By Bill Bishop, founder and president of Willard Bishop, and Martha Russell, founder and managing partner of Clickin Research
One of the most compelling things about teen shopping at convenience stores is that teens have spending power. In fact, some teen shoppers have very high customer value. Not only do they spend generously, they also come often.
As might be expected, beverages, candy and snacks are regularly purchased by virtually all teens. But beyond fuel and the top three in-store categories (cigarettes, packaged beverages and foodservice), some segments of convenience teens purchase many other categories as well. And the teens who purchase from more categories are the teens who visit regularly and spend more. This means there’s a significant upside sales-building opportunity if retailers can increase the number of teen shoppers who purchase a wider category variety from their c-stores.
The recent study, “Building Loyalty with the Next Generation,” conducted for the NACS/Coca-Cola Leadership Council, documented for the first time the economic importance of teen shoppers to convenience retailers, both in terms of their spending today and their foundation for the business in the future. The study examines the 14- to 20-year-old demographic, which is a growing and significant share of the market, by surveying 600 teenagers in 119 stores. One of the key takeaways from the study is that convenience stores have an opportunity to grow their business with convenience teens by alerting young shoppers to what’s actually available in their stores.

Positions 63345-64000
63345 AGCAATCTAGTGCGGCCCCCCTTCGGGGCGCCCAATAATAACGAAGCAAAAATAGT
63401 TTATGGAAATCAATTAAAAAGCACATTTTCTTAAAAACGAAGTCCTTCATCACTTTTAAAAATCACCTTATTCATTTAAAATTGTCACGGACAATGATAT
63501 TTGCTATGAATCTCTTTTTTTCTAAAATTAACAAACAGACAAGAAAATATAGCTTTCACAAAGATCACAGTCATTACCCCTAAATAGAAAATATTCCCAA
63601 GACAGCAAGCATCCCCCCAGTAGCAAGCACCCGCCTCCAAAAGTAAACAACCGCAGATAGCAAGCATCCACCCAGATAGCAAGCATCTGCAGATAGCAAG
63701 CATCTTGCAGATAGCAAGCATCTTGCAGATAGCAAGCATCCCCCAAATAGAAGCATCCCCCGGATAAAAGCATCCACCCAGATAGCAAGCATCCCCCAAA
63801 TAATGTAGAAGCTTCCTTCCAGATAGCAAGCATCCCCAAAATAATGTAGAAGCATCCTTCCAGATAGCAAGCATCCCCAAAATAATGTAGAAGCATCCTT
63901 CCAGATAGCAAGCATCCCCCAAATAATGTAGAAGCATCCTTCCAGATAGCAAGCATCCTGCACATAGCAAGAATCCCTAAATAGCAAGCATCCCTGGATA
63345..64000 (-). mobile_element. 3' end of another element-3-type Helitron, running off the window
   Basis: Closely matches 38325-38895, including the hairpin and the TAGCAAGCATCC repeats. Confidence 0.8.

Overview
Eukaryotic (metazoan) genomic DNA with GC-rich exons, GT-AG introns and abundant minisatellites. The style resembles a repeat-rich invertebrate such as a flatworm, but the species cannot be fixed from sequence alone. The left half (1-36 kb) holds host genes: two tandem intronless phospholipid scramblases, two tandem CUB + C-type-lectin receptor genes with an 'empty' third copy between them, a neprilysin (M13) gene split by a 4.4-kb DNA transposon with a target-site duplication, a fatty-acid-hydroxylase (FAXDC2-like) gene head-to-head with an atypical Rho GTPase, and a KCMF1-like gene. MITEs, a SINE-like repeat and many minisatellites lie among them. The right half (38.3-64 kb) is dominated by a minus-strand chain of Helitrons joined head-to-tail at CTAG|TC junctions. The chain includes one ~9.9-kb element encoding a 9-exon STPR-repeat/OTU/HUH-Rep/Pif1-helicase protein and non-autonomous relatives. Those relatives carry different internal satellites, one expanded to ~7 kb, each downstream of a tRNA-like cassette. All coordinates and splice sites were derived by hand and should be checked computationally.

Teenage shoppers and selling opportunities
The study identifies the product categories teens routinely buy in their convenience stores, not necessarily on every trip, but regularly. Teen shoppers were segmented into three groups based on how many categories of products they purchase at c-stores.
Two-thirds of convenience teens, ages 16 to 20, purchase from 10 or more categories and are considered high variety shoppers. These teens have strong potential for current, as well as future, sales. The products purchased by the low variety teens come from one to four categories. Low variety teens may shop occasionally or they may visit daily; buying one or more products in one visit.
The study also divides teen shoppers into four segments that represent meaningful differences: timekeepers, carefrees, independents and materialists. Understanding the motivations of these segments can help retailers make their businesses more valuable to the teen market.
Timekeepers, representing 33% of teen shoppers, are busy teens who are regulars at c-stores, and during a store visit are likely to be rushed, but decidedly in control of themselves, their time and their money. Carefree teens (24%) don’t feel rushed. They usually buy a single item in the store, and when it’s not too busy they enjoy talking to the cstore operator. Independents (22%) often spend less and feel rushed, but they have the highest retail visit frequency. Materialists are born shoppers who do more than half their shopping at c-stores, but also frequent grocery stores, drug stores and mass merchandisers. They are completely at home with instant messaging and wireless Internet access, the study says.